I'm a bit of a cross-dresser but I do it to be close to my femininity. My wife knows and she's not altogether accepting – although she admits openly that she likes women sexually – interesting. We have some things to work through there obviously.

    Cant't really explain more than that: guy, plays sport, successful, emotional, deeply loyal, best friends with wife, dresses up because it feels nice, wants to be a beautiful woman with a beautiful woman

    Can't find a better label for myself than "male lesbian"

    I think we will see this becoming a more frequent phenomenon…. watch this space!

  4. Jeffrey M. Harty says:

    Hi Nikki,

    I can totally relate, I wish I was a woman. Since my son has been born it brought out alot of feelings. Either it be a nutureing feeling or a motherly. Maybe I am off base here. Now I am getting a divorce. Well I hope I can find a women that likes femininity in a man.

    Good Luck
    Michele

  5. Nikki Loh says:

    No Jeff, no motherly feelings as I have 2 kids (boys) and I'm definately their dad. Your situation sounds more intense as you're obviously having martial problems with the divorce and all. Happy to chat further if you want to share more…

    Cheers

    Nikki

  6. JEFFREY HARTY says:

    DEAR PAULA,

    I WAS WRONG, I BECAME A FATHER NOT TO MENTION A CAREGIVER . IT WAS A POSITIVE REACTION TO HAVING A CHILD TO CARE FOR . I KNOW I AM NOT A WOMAN BUT A MAN THAT HAS A SENSITIVE SIDE. I WILL GET MY LIFE BACK ALONG WITH BETTER VISITATION WITH MY SON. I HOPE ONE DAY MY EXWIFE WILL TREAT ME WITH RESPECT AS A MAN ALONG BEING JASONS FATHER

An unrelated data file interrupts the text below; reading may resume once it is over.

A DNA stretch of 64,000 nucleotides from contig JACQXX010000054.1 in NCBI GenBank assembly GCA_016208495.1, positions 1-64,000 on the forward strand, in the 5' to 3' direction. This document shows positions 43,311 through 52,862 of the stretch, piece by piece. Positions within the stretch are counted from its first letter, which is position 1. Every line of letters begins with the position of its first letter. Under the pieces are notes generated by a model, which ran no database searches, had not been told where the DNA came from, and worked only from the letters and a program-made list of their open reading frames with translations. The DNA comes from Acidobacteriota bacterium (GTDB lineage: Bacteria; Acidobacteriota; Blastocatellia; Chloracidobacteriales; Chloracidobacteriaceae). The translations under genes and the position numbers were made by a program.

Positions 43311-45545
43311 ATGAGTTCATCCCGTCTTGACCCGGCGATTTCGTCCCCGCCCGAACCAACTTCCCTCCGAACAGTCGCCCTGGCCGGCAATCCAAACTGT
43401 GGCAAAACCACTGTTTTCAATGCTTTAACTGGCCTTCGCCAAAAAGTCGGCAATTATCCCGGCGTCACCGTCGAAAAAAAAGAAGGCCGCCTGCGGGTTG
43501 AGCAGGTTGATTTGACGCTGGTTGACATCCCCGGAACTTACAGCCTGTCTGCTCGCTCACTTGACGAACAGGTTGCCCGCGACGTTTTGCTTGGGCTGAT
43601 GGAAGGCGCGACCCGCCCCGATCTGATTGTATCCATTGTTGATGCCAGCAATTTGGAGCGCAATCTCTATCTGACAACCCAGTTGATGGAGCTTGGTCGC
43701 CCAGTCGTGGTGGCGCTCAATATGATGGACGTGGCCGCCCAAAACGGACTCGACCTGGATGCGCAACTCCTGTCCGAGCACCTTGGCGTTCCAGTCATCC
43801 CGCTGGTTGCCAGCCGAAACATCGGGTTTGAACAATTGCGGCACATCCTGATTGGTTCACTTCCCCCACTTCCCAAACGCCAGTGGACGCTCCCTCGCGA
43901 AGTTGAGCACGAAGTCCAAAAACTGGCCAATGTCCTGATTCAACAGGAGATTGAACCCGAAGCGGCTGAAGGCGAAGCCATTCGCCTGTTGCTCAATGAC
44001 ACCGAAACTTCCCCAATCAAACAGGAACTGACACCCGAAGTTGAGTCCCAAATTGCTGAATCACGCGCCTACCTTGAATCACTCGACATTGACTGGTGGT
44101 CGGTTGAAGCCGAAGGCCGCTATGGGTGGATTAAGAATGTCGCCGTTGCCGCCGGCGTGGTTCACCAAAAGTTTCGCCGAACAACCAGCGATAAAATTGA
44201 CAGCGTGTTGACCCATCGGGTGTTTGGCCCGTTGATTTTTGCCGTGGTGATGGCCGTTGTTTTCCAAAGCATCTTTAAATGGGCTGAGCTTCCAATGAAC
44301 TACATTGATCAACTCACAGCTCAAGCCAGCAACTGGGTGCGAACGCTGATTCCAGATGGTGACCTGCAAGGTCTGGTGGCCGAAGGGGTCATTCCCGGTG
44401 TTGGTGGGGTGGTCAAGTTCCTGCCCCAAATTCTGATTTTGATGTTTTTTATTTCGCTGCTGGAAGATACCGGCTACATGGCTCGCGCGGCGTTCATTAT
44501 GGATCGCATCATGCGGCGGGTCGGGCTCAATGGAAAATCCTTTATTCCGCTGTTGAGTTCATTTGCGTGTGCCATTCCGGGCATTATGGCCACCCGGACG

7. Nikki,

    I appreciate your comments. I've just begun exploring this "lesbian male" concept. It may explain many things for me. The Wikipedia article on love-shyness hits me where I live in many ways, and Dr. Gilmartin's chapter on male lesbianism is fairly close to home as well.

    I'm married, in my 50's. There are far too many details about my life to recount here. One of the more amusing involves a gay friend of my wife's whom I've known and socialized with for 3 or 4 years. He calls me the "gayest straight man" he knows, and my wife tells me that he has told her that he can't figure me out. LOL! Well, I've had some trouble with that one, myself. I've known for a long time that I'm not a gay man (no interest there), but I may just be one of these male lesbian thingies. I've been told that I'm incredibly close to my feminine side. Almost all the people who inspire me are female. I definitely wish I'd been born female myself, though I have no desire to transgender or cross-dress. I'm into lesbian cinema ("Go Fish," "Claire of the Moon," etc.) in a big way. I've never clearly understood why I'm so drawn to it. Perhaps this is why.

    There is a darker side to such a diagnosis. Individuals may differ, but the vast majority of people in every category will reject a man who comes out as a male lesbian. I haven't yet read "The Well of Loneliness," but I'm trepidatious that it may be prophetic. I have no illusions; as far as the vast majority of female lesbians are concerned, I will never be anything more than an interloper. I can press my face against the glass, but that's it. Nevertheless, coming out to myself would probably be a relief, give me confidence and help me understand myself. I've only been thinking along these lines for the past couple of days, and it's true that I feel somewhat less anxiety-ridden, a bit more free. Because of the way I was raised, and the ways I've dealt with it, I think there is major repression and masking in my life, and it may take some time to work through it.

    Anyway, thanks for your positive comments, and thanks to Paula for hosting this thread. You know, in the end, the only benefit to the labels is in their ability to help us understand and accept ourselves and each other. In the end, they're just words. Only love is real.